A´I´N 22.

His Majesty calls this source of life “the water of immortality,” and has committed the care of this department to proper persons. He does not drink much, but pays much attention to this matter. Both at home and on travels, he drinks Ganges water. Some trustworthy persons are stationed on the banks of that river, who dispatch the water in sealed jars. When the court was at the capital A´grah and in Fathpúr, the water came from the district of Sorún;* but now* that his Majesty is in the Panjáb, the water is brought from Hardwár. For the cooking of the food, rain water or water taken from the Jamnah and the Chanáb is used, mixed with a little Ganges water. On journeys and hunting parties his Majesty, from his predilection for good water, appoints experienced men as water-tasters.

Saltpetre, which in gunpowder produces the explosive heat, is used by his Majesty as a means for cooling water, and is thus a source of joy for great and small. Saltpetre is a saline earth. They fill with it a perforated vessel, and pour some water over it, and collecting what drops through, they boil it, clean it, and let it crystalize. One sér of water is then put into a goglet of pewter, or silver, or any other such metal, and the mouth closed. Then two and a half sérs of saltpetre are thrown into a vessel, together with five sérs of water, and in this mixture the goglet is stirred about for a quarter of an hour, when the water in the goglet will become cold. The price of saltpetre varies from ¾ to 4 mans per rupee.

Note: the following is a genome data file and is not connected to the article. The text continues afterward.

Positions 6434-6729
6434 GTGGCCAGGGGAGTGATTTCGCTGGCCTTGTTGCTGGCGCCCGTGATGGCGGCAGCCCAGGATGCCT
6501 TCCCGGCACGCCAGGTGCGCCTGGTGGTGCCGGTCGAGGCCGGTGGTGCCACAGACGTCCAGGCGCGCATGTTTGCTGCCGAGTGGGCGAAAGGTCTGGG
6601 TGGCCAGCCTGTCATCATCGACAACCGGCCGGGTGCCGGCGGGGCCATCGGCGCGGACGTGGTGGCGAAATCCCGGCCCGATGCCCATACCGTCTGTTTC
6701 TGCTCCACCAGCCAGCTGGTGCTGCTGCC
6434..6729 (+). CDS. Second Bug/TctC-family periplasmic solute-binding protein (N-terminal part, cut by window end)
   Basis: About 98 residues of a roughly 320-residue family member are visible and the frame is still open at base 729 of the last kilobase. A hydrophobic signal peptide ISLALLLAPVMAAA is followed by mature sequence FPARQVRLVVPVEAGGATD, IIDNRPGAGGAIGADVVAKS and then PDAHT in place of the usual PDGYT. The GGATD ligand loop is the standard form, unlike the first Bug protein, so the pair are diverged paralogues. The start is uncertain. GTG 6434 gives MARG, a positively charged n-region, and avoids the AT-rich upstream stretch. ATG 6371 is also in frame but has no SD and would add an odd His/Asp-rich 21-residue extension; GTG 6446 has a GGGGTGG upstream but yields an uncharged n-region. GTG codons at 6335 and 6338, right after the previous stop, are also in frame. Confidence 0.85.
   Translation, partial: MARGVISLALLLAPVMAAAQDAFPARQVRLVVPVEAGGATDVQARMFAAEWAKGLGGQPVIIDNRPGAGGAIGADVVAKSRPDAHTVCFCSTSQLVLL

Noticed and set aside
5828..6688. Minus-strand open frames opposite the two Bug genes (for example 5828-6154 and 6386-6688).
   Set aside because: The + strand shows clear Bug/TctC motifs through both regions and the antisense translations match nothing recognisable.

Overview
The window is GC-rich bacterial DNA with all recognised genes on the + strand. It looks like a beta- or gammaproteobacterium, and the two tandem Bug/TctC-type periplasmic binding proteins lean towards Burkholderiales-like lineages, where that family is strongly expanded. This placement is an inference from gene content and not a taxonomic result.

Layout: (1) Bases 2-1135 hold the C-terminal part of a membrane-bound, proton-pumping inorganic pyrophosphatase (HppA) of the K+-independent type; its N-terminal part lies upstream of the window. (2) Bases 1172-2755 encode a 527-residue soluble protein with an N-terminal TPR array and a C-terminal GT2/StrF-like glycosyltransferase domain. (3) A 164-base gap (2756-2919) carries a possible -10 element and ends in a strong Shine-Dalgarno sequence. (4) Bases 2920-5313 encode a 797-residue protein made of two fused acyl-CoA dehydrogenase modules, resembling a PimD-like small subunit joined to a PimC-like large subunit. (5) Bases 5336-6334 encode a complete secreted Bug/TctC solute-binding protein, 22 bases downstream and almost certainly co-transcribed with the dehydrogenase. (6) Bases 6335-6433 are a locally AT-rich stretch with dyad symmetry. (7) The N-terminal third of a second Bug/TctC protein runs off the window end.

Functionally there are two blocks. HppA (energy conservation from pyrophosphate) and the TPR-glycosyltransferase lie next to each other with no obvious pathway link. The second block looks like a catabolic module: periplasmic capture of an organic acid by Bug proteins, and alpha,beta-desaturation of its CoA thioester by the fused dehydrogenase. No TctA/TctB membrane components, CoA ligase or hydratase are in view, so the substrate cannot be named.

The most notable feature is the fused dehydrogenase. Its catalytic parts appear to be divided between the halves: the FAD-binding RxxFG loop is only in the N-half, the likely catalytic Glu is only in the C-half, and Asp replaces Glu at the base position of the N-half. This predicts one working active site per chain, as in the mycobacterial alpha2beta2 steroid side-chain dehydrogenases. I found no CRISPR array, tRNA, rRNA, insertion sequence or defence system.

Since the thirtieth year* of the Divine Era, when the imperial standards were erected in the Panjáb, snow and ice have come into use. Ice is brought by land and water, by post carriages or bearers, from the district of Panhán, in the northern mountains, about forty-five kós from Láhór. The dealers derive a considerable profit, two to three sérs of ice being sold per rupee. The greatest profit is derived when the ice is brought by water, next when by carriages, and least when by bearers. The inhabitants of the mountains bring it in loads, and sell it in piles containing from 25 to 30 seers, at the rate of 5 dáms. If they have to bring it very far, it costs 24 d. 17 j.; if the distance be an average one, 15 d.

Out of the ten boats employed for the transport of ice, one arrives daily at the capital, each being manned by four boatmen. The ice bundles contain from six to twelve sérs, according to the temperature. A carriage brings two loads. There are fourteen stages, where the horses are changed; and besides, one elephant is used. Twelve pieces of ten to four sérs arrive daily. By this kind of transport, a sér of ice costs in winter 3 d. 21 j.; during the rains 14 d. 20 j.; in the intermediate time 9 d. 21½ j.; and in the average* 5 d. 15½ j. If it is brought by bearers, twenty-eight men are required for the fourteen stages. They bring every day one load, containing four parcels. In the beginning of the year the ice costs 5 d. 19½ j.; in the middle 16 d. 21/8 j.; and in the end 19 d. 155/8 j., per sér; in the average* 87/8 d.

All ranks use ice in summer; the nobles use it throughout the whole year.